319 the walls exhibit no signs of decay; possible to do so ? Every man converthey appear to be adequate to the sup- sant with building must know that a port of a new roof, and strong enough church commensurate with the poputo outlast any flimsy modern church lation of a parish like St. Saviour's, which may be erected on their site. cannot be built for any thing like that Unless every feeling of veneration for sum; perhaps the real amount would the ancient building is unhappily ex- be double. And will any one say tinct in the parish,-unless a love of that the nave will need an equal or a novelty, and a restless spirit of al- greater sum to restore it? I should teration alone directs the Vestry,– require the testimony of high authoand unless that body have sacrificed rity, before I would yield my assent common sense, and common under- to such a proposition. standing, on the Altar of Innovation, Among the most offensive circum-I shall still expect to see the old stances attendant on the destruction building rising majestic in something of an ancient church, is the disrespectlike its original beauty : but, if deaf ful mode in which the dead are treatto reason, and blind to experience, ed. Illustrious individuals who have the Vestry come to the decision that slept for ages in their tombs, are turnit will be less expensive to build a ed unceremoniously out of their restnew church, than to repair the roof of ing places, and moved about the an old one, every lover of antiquities church like articles of lumber. To will have cause to regret the ignorance instance Bishop Andrews, who reposed and wilfulness which led to the de- in the centre of an ancient chapel, struction of one of the finest monastic taken down to make way for the enchurches in existence. I could dilate croachment of the London Bridge apon the splendour of the old works,- proaches : the Bishop's remains, with the four unrivalled arches which sup- his tomb, were then moved to the port the tower, the beautiful choir, Lady Chapel ; and when that ill-fated which Salisbury itself does not sur- structure is destroyed, as I fear it pass, and that choir restored by Mr. soon will be, his bones and tomb Gwilt in a manner which causes every will be removed into some other antiquary to exult, and to close his part of the church. In like manner eyes on the few, very few, faults the ashes of the poet Gower, which which are to be only detected by a had reposed for four centuries in an critical eye. The transepts too, which elegant tomb* in the north aisle of the modern improvement had reduced to nave, are now removed with the tomb a skeleton, having also been restored, to the south transept, where the moadd much to the grandeur of the church, nument will stand with the feet toalthough the antiquary cannot but re- wards the south : and to make way gret some fantastic attempts at im- for this alteration, another monument provement, as well as the flimsy and which had been previously removed modern character of much of these lat. from the south aisle of the choir to ter works; and the more so when in the transept, is taken down, and now the interior he turns from the choir lies in fragments in the ruined nave. restored in stone, without whitewash In addition to these circumstances, or plaster, to the compo ornaments of the manner in which the congregation the transept, appearing as clean and have been accommodated for some trim as if “washed every morning years, appears to be an evil which rewith soap and water,” as an excellent quires diocesan interference. The puldivine of our Church has observed of pit was first moved from the northanother modern restoration. Still, east angle of the transept to the cenhowever much these things may of- tre of the choir; it is now placed in fend the antiquary, he will even ex- front of the organ, the clergyman cuse the plasterer, when he sees that, looking towards the altar, the readingnotwithstanding his works, much of desk being on the opposite side, in the original remains for his gratifica- uniformity with the modern arrangetion ; but to witness the entire destruc- ment; in this church the whole were tion of the nave, and a carpenter's formerly grouped together, and affixed Gothic erection, something above a to the north-eastern pier of the tower. meeting-house, arise in its place, is The pews and seats, some old and beyond calm reflection. The proposed new church, it is said, is to be built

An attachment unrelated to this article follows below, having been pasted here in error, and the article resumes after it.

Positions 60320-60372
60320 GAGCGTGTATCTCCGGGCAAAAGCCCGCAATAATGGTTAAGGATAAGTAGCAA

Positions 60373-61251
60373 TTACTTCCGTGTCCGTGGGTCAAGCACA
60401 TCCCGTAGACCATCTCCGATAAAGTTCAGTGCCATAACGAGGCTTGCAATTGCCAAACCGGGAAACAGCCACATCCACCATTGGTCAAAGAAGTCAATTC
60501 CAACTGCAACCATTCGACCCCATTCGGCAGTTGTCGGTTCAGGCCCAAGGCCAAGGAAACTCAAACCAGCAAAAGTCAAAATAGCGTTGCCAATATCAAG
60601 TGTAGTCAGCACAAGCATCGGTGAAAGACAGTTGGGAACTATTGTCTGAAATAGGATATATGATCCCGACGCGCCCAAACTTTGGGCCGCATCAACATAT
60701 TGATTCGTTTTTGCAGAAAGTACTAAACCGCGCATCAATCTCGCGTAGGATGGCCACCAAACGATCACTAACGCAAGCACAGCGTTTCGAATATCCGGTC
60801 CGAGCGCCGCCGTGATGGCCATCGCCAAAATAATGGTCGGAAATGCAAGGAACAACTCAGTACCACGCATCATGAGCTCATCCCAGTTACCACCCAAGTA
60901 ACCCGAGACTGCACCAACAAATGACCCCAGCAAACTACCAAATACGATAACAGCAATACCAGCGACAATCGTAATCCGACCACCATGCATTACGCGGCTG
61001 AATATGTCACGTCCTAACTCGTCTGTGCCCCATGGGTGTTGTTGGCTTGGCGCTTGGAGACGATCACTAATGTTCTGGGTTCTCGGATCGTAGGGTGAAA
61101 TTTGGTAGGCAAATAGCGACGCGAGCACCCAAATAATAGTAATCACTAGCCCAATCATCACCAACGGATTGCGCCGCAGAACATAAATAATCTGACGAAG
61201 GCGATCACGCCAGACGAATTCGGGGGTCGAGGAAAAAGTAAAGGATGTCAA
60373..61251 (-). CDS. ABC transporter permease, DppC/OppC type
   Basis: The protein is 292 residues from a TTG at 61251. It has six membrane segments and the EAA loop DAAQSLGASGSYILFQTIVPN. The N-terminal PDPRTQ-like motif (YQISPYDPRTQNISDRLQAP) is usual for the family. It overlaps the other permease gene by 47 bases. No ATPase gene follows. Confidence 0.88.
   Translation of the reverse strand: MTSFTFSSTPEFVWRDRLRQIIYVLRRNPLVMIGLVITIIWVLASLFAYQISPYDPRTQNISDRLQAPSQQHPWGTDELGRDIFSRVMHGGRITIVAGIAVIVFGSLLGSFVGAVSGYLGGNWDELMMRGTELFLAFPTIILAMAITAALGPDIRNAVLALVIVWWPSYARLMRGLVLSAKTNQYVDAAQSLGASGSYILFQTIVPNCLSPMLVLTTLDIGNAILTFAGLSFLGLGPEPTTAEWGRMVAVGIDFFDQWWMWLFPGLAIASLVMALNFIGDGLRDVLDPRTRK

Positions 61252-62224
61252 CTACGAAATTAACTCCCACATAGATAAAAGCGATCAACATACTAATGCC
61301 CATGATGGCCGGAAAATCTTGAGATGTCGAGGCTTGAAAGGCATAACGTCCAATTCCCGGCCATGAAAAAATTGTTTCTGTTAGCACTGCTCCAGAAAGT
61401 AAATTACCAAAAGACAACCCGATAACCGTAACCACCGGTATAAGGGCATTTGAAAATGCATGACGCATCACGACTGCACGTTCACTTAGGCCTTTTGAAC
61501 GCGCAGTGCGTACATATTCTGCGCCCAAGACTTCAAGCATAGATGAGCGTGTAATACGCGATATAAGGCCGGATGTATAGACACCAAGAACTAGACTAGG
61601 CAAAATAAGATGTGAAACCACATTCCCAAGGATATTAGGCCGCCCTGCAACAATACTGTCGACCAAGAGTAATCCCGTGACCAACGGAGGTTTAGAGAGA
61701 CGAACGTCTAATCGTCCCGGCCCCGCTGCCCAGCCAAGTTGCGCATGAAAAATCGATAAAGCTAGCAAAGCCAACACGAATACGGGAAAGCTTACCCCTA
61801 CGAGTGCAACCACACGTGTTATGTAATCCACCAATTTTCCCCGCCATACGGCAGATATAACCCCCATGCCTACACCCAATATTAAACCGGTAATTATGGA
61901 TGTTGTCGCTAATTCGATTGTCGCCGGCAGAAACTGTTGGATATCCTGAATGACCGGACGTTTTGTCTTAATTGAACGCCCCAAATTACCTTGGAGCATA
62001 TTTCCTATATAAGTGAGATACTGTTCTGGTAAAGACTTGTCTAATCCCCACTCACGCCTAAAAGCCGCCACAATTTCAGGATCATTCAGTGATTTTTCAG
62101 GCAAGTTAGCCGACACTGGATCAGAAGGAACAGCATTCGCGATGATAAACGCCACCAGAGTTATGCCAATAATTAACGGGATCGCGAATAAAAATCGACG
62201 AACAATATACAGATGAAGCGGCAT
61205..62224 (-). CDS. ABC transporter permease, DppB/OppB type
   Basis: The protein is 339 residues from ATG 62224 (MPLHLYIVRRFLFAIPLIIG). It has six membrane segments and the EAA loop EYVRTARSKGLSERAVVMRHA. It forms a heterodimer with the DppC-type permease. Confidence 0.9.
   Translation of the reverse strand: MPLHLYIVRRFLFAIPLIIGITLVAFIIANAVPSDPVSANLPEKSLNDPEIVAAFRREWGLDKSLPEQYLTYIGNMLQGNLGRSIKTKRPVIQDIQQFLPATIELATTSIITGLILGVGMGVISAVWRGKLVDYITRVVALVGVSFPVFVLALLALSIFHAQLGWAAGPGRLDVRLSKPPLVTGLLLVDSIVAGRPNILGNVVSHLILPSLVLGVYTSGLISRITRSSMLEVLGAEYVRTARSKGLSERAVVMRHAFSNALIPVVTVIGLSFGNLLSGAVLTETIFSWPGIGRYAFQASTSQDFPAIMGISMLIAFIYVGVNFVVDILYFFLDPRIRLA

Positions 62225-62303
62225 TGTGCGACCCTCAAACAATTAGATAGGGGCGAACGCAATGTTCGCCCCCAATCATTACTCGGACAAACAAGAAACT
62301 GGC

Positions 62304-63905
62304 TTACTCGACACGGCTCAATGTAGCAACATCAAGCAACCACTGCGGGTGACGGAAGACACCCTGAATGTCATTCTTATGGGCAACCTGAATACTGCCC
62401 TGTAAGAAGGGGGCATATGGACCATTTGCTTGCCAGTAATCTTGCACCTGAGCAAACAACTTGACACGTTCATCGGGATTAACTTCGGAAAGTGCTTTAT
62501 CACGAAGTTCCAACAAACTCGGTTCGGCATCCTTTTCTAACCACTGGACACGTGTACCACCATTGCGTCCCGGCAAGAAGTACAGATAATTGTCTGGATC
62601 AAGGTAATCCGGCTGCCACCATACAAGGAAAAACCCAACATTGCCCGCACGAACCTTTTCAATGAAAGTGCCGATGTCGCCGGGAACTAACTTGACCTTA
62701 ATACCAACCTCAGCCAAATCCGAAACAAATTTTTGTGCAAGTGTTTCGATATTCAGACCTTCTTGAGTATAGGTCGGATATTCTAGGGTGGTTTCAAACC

* See the engraving of this monument for 11,000l. or some such sum. Is it in our vol. c. i. 401.